NCAS to lead global project to improve African weather forecasting
The National Centre for Atmospheric Science will lead a Global Challenges Research Fund RCUK funded project to improve African weather forecasting capabilities, and benefit the livelihoods of African populations. The project is called GCRF African Science for Weather Information and Forecasting Techniques (GCRF African SWIFT).
Accurate weather forecasting is an essential tool of modern society, bringing benefit to people’s safety and livelihoods, and to national economic development. The impacts of weather in Africa can be very significant, not only because of weather extremes such as storms, droughts and floods but also because many citizens live in poor conditions.
In recent years, the world has experienced a revolution in the skill of weather forecasts. The GCRF African SWIFT project will enable us to bring the benefits of these forecasts to millions of African people who are vulnerable to severe weather events. Significantly improving the research capacity within African forecasting will benefit sectors as diverse as emergency response, aviation, agriculture, energy and water.
The GCRF African SWIFT team will work with forecast users to tailor the provision and delivery of weather forecasts, for example by delivering SMS weather warnings to farmers and fishermen. The aim is to ensure improved response to high-impact events (e.g. onset of rains, heatwaves, dry spells and strong winds), improved emergency response to extreme events (urban flooding and prolonged droughts), and increased resilience for response to climate change.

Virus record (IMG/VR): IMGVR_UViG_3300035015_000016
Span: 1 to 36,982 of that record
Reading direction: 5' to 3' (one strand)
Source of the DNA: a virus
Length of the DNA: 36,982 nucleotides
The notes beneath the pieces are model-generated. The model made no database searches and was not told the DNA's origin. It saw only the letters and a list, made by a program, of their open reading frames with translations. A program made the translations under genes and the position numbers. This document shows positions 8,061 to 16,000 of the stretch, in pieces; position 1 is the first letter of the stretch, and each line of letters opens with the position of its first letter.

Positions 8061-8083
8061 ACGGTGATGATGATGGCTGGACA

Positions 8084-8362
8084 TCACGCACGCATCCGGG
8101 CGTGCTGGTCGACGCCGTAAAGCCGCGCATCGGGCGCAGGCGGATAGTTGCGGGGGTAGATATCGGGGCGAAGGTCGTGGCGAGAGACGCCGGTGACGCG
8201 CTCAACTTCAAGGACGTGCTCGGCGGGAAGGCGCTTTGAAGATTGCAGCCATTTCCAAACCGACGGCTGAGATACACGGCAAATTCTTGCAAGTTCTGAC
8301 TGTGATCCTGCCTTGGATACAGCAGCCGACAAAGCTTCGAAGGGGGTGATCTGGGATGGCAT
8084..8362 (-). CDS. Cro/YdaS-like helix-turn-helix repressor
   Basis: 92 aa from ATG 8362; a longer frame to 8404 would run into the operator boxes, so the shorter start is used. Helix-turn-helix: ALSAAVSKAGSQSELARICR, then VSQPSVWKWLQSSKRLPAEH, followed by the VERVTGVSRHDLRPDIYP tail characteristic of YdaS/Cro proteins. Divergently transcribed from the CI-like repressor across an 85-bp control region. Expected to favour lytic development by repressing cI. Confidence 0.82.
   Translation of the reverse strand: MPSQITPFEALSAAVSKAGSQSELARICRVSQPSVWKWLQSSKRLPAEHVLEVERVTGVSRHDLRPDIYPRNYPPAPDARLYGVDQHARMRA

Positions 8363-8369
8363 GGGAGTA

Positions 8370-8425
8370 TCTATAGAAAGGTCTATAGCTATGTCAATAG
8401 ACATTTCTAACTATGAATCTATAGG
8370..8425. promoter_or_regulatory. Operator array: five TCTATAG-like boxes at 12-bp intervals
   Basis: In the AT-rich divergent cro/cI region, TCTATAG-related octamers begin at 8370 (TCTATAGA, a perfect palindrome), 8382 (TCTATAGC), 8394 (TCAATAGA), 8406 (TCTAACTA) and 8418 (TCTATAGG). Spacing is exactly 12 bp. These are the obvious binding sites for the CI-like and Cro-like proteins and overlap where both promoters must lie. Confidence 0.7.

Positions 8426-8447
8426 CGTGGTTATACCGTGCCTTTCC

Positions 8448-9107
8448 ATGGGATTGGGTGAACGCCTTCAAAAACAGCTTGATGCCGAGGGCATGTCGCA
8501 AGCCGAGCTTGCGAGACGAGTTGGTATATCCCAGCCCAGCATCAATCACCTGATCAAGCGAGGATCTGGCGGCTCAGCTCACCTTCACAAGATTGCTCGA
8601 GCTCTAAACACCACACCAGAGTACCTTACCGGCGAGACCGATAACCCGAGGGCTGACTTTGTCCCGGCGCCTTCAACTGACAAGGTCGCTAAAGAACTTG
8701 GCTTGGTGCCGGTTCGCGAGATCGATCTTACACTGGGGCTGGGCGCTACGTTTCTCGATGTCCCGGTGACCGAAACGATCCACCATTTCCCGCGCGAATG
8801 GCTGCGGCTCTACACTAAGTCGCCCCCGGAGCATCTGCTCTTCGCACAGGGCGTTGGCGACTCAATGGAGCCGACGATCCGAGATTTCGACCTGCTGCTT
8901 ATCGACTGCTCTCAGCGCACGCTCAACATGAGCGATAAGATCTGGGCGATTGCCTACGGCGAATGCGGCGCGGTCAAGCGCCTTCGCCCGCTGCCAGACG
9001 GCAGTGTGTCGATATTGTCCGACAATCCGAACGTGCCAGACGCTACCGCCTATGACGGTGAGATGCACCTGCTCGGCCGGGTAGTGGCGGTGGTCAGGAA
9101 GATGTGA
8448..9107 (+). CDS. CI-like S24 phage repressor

“The GCRF African SWIFT project will grow the research base in the UK and strengthen capacity in several African countries for developing and using state-of-the-art satellite tools that will help to improve short time-scale weather forecasts.” - Professor Alan Blyth, NCAS, University of Leeds.
The Global Challenges Research Fund have awarded £7.8m to GCRF African SWIFT with the ambition that African forecasting capabilities will improve on hourly and seasonal timescales, and that a lasting research infrastructure will be put in place that translates benefits to the wider developing world.
The GCRF African SWIFT consortium builds upon existing partnerships between forecasting centres and universities in four African partner countries - Senegal, Ghana, Nigeria and Kenya. Over the four year programme, the team of 25 UK and 45 African atmospheric scientists, social scientists and operational forecasters will undertake fundamental scientific research into the physics of tropical weather systems, evaluation and presentation of complex model and satellite data, and communications and exploitation of forecasts.
You can find out more by visiting the GCRF African SWIFT webpage.
For full list of GCRF funded projects see http://bit.ly/GCRFgrowbrochure
Image courtesy of Colin Lloyd.